Introduction

One of the lessons learned of the 1990s is the scope of the economic fraud. We now realize what happens when the economy has unreliable information. It is not debatable whether the information from the 1990s was in error, or that capital was mis-allocated. What is debatable is why despite repeated complaints about the data errors, were those concerns discounted by economists, members of the media, and those entrusted to “oversee” and “provide an outside view of the situation.”

Engineering reality at odds with government "data"

It defies the laws of physics to report ever-increasing rates of productivity while NNP is falling or no higher than it's peak. It is impossible to have "higher productivity" when the actual output has stopped rising. We do not have "high growth, high employment, without inflation" because of productivity/

Rather, we have "high growth, high employment, without inflation" because of deflationary pressures that are keeping a lid on prices, as evidenced by lack of pricing power in debt-laden companies. When physics, science, and laws of thermodynamics are discounted as “not being relevant” it is not just the sign of a mania, but the sign of a massive fraud to exchange their trash for our cash.

Internal validity problems

The productivity data which BLS reports is also at odds with their own data. BLS reports higher employment, yet falling number of hours worked. Simplistically, we know that output has not exceeded the peak value. What is actually happening is the output is measured in terms of "services" at their cost, and ignoring the underlying weakness in margins and growing debt.

Both falling margins and rising debts are not symptoms of greater productivity, but of debt-deflation. It remains to be seen how many other similar trends remain unchallenged and blindly accepted as a fundamental assumption for management “business decisions,” “due diligence” prior to M&A, or the reasonableness of accounting decisions or management plans.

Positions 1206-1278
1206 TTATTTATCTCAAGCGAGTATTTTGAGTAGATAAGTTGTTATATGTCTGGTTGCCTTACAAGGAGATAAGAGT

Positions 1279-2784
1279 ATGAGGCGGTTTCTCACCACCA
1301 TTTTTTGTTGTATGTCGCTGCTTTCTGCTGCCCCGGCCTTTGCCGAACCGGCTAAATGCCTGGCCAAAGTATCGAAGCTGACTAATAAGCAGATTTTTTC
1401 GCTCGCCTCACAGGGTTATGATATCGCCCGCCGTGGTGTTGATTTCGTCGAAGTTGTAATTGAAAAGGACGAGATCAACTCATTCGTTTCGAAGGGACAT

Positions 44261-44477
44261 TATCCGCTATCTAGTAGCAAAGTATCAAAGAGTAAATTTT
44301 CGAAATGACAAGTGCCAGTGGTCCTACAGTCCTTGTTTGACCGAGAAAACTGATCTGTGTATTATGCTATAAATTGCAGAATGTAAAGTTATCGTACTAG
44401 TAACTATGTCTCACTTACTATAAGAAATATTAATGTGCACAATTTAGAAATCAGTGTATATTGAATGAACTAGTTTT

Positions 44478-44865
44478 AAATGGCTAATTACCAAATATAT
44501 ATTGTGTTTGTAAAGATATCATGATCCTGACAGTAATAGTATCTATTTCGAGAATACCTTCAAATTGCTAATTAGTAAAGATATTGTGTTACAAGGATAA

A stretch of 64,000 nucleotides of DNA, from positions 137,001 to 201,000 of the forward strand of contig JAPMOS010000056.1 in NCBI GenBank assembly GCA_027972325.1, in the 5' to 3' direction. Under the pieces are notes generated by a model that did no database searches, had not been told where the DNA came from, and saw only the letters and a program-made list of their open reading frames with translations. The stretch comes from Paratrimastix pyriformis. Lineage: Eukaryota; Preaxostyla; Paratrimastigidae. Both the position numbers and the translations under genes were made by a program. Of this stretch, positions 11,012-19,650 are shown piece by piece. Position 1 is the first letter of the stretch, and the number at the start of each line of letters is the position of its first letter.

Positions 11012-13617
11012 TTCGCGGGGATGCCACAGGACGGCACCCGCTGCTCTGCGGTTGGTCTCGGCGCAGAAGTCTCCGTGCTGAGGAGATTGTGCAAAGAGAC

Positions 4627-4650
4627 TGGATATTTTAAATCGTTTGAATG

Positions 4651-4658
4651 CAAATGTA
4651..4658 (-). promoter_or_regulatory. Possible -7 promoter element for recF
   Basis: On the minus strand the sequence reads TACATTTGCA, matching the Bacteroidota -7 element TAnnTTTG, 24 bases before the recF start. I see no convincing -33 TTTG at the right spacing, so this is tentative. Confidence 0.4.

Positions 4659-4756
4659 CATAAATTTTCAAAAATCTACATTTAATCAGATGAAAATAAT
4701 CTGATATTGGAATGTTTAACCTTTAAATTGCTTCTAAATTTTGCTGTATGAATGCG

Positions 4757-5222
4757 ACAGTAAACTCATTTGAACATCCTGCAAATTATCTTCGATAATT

When the country has a deteriorating financial situation but the data is not challenged, then we’ll continue to have more non-sense financial transactions that require greater volumes of non-sense to create the illusion of competitiveness. Read= “Large derivative debt-bomb that is going to explode.”

Unreliable corporate governance

I appreciate the illusion the productivity-enthusiasts have. However, we live in a world where the information has proven unreliable. It is painfully obvious that the so-called economic miracle has nothing to do with productivity gains, but with debt-deflationary pressures. Because the Fed has for so long confused "productivity gains" with "debt-deflationary pressures" the Fed believed an illusion to justify non-sense monetary policy.

Incentives to say nothing

The answer to why so much data went unquestioned has much to do with people not wanting to rock the boat. Rather than ask questions about what didn’t make sense, they signed off on data and conclusions that they truly do not understand. Hoping to avoid looking foolish when thrown piles of non-sense from corporations who are hoping to spin a story so they meet their sales targets, they simply went along with what everyone stated without really asking, “How is this possible?” There is no credible answer. A lot of non-sense has been spewed about.

Where were the experts?

It is time for the public to ask the engineers, economists, and academia, “Where were you?” A lot of money was spent providing funding research, yet the country got cursory reviews, weak arguments, poorly crafted debates, and many people singing off on non-sense. It remains to be seen what types of conflicts existed in the media and academia that would allow such non-sense to go unchallenged.